On 56th street and 6th avenue sits the New York City Center for Music and Drama, and incredible venue with a neo-Moorish facade and beautiful interior of desert murals and gilded accents. But this building wasn’t always used for concerts and performances. In 1923, it was built as a meeting place for the Ancient Arabic Order of the Nobles of the Mystic Shrine, commonly known as Shriners.
Established by two Masons living in Manhattan, the Shriners are a fraternal society best known for their Shriners Hospitals for Children. They’re also famous for the pseudo-Middle Eastern style they’ve adopted. For instance, check out this pin, featuring imagery like crescent moons, stars, and pyramids.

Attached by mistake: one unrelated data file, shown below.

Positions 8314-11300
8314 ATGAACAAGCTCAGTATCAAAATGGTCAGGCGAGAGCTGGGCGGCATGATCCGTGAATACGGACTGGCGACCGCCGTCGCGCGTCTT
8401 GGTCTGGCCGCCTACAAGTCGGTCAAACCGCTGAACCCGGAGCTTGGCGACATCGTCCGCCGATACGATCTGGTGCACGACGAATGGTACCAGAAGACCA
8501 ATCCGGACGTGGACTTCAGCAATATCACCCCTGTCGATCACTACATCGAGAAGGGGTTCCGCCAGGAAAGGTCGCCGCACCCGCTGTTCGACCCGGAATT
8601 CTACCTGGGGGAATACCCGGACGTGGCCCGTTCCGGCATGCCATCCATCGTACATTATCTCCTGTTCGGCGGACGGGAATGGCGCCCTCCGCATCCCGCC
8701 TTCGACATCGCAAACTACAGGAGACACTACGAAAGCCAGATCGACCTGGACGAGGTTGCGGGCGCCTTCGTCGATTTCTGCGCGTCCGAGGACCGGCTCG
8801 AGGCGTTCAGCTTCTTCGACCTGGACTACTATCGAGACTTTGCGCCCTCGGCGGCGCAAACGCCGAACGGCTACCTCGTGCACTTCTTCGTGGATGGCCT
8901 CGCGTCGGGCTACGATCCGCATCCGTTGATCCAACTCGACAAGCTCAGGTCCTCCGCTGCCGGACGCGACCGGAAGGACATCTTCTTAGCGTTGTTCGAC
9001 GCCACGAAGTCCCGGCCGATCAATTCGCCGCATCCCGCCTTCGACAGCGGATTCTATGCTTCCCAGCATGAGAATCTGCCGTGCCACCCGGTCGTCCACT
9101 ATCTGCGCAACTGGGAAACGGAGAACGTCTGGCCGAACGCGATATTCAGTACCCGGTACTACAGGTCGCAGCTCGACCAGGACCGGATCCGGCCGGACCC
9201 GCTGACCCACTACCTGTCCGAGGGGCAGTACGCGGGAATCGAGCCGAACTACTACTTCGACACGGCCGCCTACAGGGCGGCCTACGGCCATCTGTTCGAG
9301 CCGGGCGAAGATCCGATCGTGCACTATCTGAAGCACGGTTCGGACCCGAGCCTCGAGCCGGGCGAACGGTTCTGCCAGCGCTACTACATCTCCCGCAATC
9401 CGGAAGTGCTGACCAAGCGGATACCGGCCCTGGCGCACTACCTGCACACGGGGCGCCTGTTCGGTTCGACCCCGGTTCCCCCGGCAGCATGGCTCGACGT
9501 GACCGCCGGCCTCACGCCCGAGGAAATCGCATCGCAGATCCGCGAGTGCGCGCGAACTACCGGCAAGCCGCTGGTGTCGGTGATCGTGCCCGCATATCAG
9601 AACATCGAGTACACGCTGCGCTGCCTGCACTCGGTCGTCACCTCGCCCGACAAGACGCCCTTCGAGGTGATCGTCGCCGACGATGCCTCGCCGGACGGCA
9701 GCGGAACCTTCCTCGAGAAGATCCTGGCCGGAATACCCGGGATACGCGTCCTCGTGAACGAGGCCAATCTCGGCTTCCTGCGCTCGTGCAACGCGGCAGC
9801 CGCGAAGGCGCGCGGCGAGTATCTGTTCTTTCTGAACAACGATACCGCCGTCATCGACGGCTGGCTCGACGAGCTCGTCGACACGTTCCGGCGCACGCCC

The first Shriner “Temple” was established within the New York City Masonic Hall 141 years ago, on September 26, 1872. In 1875 they had just 43 members, but by 1900 membership ballooned to 55,000, and some meetings took place in Carnegie Hall or Madison Square Garden. The Shriners realized they needed a place of their own.
The “Mecca Temple” on 56th served as the meeting place for larger gatherings, but after fifteen years they were unable to pay taxes and the building became city property. The building was slated for demolition in the 1940s, but in 1943 Mayor Fiorello La Guardia and City Council President Newbold Morris, who transformed it into an affordable and accessible performing arts center. On December 11, 1943, New York City Center opened with a concert by the New York Philharmonic, which Mayor La Guardia conducted.